What the ‘wellness’ bloggers are not telling you about happiness

Hasn’t the world of healthy eating become boring lately. With all the emphasis on particular ingredients, exacting methods of preparation and overwhelming ground rules, there’s just not much space left for food to be fun.

Remember the good old days, when you could tuck into a piece of Sara-Lee cheesecake and just enjoy it? Not any more.

These days it has to be a homemade raw cheesecake, made with organic ingredients that you’ve sourced ethically then churned and milled yourself. And the results are yummy, but the method so onerous that some of the enjoyment seems to slip away.

Cooking has become the latest way to prove your superiority, your discipline, your martyrdom. Despite our luck at being surrounded by so much plenty, we apparently need to abstain. Food seems to have become the latest guilt stick with which we are supposed to constantly beat ourselves.

And beat ourselves up, we will. Because, let’s be honest – who has the time to live with such holiness? It’s just not possible in my real world.

For each post I read about some an essential health concoction that I MUST make for my kids to thrive, my guilt increases as I inevitably end up in the supermarket buying the Friday night fish fingers (not every week – just the crazy busy ones). And I’ve kind of had enough of it.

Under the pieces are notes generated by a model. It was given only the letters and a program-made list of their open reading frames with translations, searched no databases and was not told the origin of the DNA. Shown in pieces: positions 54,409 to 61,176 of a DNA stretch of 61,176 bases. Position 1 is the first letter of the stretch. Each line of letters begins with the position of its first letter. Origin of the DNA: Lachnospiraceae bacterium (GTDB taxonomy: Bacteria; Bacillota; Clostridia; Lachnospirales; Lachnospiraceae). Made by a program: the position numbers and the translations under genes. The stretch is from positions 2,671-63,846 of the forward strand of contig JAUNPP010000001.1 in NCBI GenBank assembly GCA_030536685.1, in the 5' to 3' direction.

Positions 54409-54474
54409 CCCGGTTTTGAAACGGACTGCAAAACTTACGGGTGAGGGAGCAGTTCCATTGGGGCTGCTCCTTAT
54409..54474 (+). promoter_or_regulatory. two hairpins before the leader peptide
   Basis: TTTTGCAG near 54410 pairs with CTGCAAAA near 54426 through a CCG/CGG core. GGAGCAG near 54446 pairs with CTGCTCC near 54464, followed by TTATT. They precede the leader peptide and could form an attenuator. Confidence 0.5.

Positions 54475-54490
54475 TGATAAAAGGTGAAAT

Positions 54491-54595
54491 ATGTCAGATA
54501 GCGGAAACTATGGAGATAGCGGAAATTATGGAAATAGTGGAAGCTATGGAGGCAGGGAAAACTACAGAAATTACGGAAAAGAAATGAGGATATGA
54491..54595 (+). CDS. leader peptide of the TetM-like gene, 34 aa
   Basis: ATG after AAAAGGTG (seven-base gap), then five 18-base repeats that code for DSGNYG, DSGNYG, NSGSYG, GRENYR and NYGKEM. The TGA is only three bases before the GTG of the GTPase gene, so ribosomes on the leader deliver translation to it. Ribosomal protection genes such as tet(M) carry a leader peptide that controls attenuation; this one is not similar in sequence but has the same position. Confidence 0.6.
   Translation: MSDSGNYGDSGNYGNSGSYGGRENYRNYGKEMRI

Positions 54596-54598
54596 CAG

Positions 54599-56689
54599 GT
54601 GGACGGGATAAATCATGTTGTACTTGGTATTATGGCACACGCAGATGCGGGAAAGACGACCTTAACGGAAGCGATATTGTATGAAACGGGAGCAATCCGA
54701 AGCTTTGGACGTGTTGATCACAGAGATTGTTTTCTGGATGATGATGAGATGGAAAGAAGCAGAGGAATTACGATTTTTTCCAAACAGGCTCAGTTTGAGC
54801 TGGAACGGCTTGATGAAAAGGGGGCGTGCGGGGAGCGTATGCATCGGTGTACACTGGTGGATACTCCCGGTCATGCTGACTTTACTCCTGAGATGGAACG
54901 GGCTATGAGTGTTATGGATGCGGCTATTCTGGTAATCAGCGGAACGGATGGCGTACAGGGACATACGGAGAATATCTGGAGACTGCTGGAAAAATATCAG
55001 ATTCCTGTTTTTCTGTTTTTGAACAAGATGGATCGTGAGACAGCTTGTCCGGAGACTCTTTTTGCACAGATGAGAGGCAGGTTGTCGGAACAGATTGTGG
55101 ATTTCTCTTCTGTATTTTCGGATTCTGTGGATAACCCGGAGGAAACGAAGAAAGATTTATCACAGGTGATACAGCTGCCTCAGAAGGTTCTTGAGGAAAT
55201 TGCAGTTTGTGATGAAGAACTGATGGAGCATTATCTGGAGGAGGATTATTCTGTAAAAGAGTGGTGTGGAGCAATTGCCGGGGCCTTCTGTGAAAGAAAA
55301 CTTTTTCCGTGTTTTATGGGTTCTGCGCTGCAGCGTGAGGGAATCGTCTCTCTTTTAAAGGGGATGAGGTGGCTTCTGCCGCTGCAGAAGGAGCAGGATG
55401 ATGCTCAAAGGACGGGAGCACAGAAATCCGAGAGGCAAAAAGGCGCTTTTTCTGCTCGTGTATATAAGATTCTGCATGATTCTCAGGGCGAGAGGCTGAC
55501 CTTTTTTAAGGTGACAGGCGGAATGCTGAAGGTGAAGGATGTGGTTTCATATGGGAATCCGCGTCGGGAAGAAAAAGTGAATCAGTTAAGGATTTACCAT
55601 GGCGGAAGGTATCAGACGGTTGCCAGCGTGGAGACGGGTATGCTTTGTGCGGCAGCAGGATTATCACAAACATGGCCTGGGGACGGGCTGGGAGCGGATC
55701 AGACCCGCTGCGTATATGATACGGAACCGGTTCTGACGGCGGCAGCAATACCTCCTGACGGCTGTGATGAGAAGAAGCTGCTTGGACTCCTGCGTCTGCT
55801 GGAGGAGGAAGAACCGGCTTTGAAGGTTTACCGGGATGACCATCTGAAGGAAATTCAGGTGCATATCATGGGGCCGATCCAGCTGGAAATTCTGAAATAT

For a thought provoking read, grab a copy of “The Gluten Lie”. I don’t agree with all of it, but it is an interesting reminder of how food messaging has twisted. There is now so much fear and guilt around this whole topic. We’ve lost perspective entirely, as we get caught up in the specifics of tiny nutrients – as if particular enzymes or antioxidants are the key to a happy life.

Just enough omega 3 and all your woes will be gone. You’ll get that job, have nicer children, be sexier.

And of course it’s not true.

When I started this blog, my focus was to find recipes that got fussy kids eating vegetables and enjoying healthy food. And as the years have gone by, it sort of hasn’t been ENOUGH anymore. But what about fermenting vegies? Or activating nuts? Am I considering salicylates? What about protein supplements? And how dare I use a teaspoon of sugar to make something more kid-friendly? Don’t I love my children? Don’t I want the best for them and my family? Don’t I want happiness?

But it turns out that I am quite happy. Focusing on positive and inclusive attitudes to eating has changed two formerly-fussy kids into ones who now enjoy a huge range of good food. We eat with glee. We relish life and all it’s bounty. Basic healthy eating and home cooking gives us the energy to walk on the beach, swim in the ocean, huddle together in cafe booths (enjoying whatever treat we want). We talk. We fight. We piss each other off. We achieve stuff as individuals and as a family. We get stuck into life with as positive an attitude as we can. Because food isn’t the only way to happiness in our household – balance is.